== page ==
I was all set to just post a couple of bath and body recipes for you to try but I had a wonderful visit from our dearest friend of the farm, Susan. She has agreed to host and teach a 3-hour soap making class at her farm “Sweet Bay Acres,” just up Hwy 61! We will use our fresh goat milk and you can participate in all the fun as well (early details on the class at the end of this post). So save the date (better yet, rsvp today and reserved your seat in the soap making class and get a jump on your Christmas gift making as well!) - September 10, 2011 – 10am to 1pm.
That said, I will continue with the current happenings here at the farm. Its still summer and despite the intense heat and humidity, the milk is still flowing heavy and sweet (and hopefully at your farm too). If you don’t have your own milk source please call or email us to connect with some fresh goat milk. Then you too can try your hand at some handmade bath and body products.
These recipes were given to me from a couple of old friends of the farm. They had great success but like anything else in life, your success will vary based on conditions. I personally have not taken the time to try these yet – (Tim is the soap maker at in our home, but I am inspired to give it a shot just typing out the recipes and yes, I have added them to my to do list right after making some cheddar cheese, having the new kitchen cabinets installed, trimming the goats feet, painting the barn, scrubbing the milking parlor, painting the back porch and outhouse, fixing fence, mucking the barn, and, and, and…). Now that Susan has agreed to host a class, I have a date and no more excuses to not make some soap myself. I am making cheddar today and the cabinets are being sanded as I type…
Crock pot or dedicated saucepan or microwave safe bowl to melt waxes and combine oils
Spoon to stir ingredients
Whisk, hand held electric mixer, or blender
Molds or containers to hold soaps or lotions (this can be something as simple as a bread or cake pan, pvc pipe, a clean wooden box, etc)
Blender No Cook Goats Milk Soap
Modified from http://www.colebrothers.com/soap/
4oz coconut oil
4 oz vegetable oil
8 oz olive oil
2.2 oz Red Devil Lye
7 fl oz fresh goat’s milk
Make this recipe in a blender. If any of your oils are in solid form they must be melted first. Wear thick rubber gloves, goggles and a smock when working with lye (safety first). The lye mixture becomes hot as it is mixed and can be dangerous.
Step One – Dissolve the lye in cold milk and wait until it cools. Make sure you are wearing goggles and gloves when handling lye. Never pour milk or water into lye. Only pour lye INTO milk or water.
Step Two – Carefully pour the oil and then the lye solution into the blender. Be careful not to splash or spill the lye on yourself or others.
Step Three – Lock the blender in position, secure the cover, place a towel over the top of the blender for safety, and process at the lowest possible speed. Make sure you are wearing your goggles when you process the soap mixture and make sure the towel is in place to avoid any accidental splashing of the lye/oil mixture. Stop the blender and check the soap often to watch for what is called a thin-trace stage. This is when the soap mixture just begins to thicken. Most folks that use fresh cold goat milk don’t wait for the trace they just proceed (when you try it let me know your results and we will add that to the info, thanks) Each time you stop the blender, wait a few seconds before removing the cover. Sometimes the soap “burps” when it stops as trapped air comes to the top. At the thin trace stage, stop the blender and stir the soap to check for tracing and to allow bubbles to escape.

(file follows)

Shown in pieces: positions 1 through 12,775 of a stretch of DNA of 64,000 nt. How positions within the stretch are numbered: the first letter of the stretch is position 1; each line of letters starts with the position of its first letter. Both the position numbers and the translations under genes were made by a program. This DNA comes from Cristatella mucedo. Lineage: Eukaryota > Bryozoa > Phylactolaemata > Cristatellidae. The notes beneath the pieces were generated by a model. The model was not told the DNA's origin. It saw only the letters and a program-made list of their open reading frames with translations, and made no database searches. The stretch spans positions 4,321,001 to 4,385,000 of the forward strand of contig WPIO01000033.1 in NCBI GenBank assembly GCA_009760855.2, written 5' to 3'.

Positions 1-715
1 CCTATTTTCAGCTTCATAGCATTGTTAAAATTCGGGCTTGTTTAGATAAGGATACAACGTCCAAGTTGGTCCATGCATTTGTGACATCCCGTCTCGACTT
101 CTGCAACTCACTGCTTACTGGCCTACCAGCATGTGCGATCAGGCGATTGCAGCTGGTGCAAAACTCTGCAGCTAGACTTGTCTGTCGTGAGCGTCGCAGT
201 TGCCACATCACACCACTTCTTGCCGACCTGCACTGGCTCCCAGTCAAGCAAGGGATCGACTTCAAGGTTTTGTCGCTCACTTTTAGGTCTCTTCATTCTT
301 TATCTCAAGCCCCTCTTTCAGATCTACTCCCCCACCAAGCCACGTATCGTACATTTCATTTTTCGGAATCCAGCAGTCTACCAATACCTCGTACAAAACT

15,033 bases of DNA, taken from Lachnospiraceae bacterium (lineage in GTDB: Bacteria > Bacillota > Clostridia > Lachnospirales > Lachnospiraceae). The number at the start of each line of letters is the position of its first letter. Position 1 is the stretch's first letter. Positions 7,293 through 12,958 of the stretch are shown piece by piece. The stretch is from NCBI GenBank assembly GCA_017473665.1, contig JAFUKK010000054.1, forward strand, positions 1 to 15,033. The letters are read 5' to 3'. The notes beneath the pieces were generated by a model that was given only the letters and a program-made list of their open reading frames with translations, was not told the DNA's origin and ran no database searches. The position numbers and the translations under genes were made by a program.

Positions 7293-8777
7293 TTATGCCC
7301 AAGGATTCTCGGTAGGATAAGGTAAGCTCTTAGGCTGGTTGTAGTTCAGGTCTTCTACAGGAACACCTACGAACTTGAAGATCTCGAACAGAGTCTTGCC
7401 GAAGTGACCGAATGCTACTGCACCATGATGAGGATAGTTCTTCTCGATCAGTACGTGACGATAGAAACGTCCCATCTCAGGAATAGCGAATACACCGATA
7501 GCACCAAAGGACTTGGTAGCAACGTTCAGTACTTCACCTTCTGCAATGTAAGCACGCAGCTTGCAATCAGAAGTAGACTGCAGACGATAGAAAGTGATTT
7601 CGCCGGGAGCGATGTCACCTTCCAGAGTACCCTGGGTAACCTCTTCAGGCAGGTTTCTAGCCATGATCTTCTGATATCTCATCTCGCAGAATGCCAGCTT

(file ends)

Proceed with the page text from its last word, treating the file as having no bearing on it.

Step Four – At this point you can add any essential oils, colorants or fragrances as well as any other ingredients such as oatmeal or herbs. Blend these in for a few seconds and then stop the blender.
Step Five – Pour the soap into individual molds. Cover it with a blanket for insulation. Let the soap set for a day or two and then after popping it out of the molds cut it and let it age for at least three weeks.
The following are tips on making soap in the blender:
Benefits of making soap in a blender: Although using a blender does not allow for big batches of soap, it has four major advantages:
1) Blending your soap mix makes for a much shorter time to the thin trace stage. Instead of 15 – 40 minutes, it might require only minutes or even seconds.
2) Since liquid fat and oils can be used at room temperature, no thermometers are required. For solid fats simply heat them until they are melted.
3) The blender effectively whips the lye water into the fats producing a much smoother mixture so the chances of your mix separating are greatly reduced.
4. Your soap bars will be creamier in consistency and should float due to the air that is whipped into the solution. (Use small one-pound batches only).
Goat Milk Lotion
1 ½ Tbsp beeswax
2 Tbsp palm oil
2 Tbsp pumpkin seed oil
3 Tbsp sweet almond oil
1 Tbsp apricot oil
1 Cup warm goats milk
Essential oil/fragrance oil to your taste
Melt beeswax and palm oil together. Remove from heat. Add remaining oils and blend well. Either by hand with a whisk or with a blender, slowly add the warm goat milk. Continue mixing and add the essential oils as mixture begins to thicken. Keep mixing until the mixture cools and thickens to good pouring consistency. Pour into containers. When using fresh goat milk consider adding a preservative to prevent spoilage. I have not found this to be necessary because of the heat created from the lye.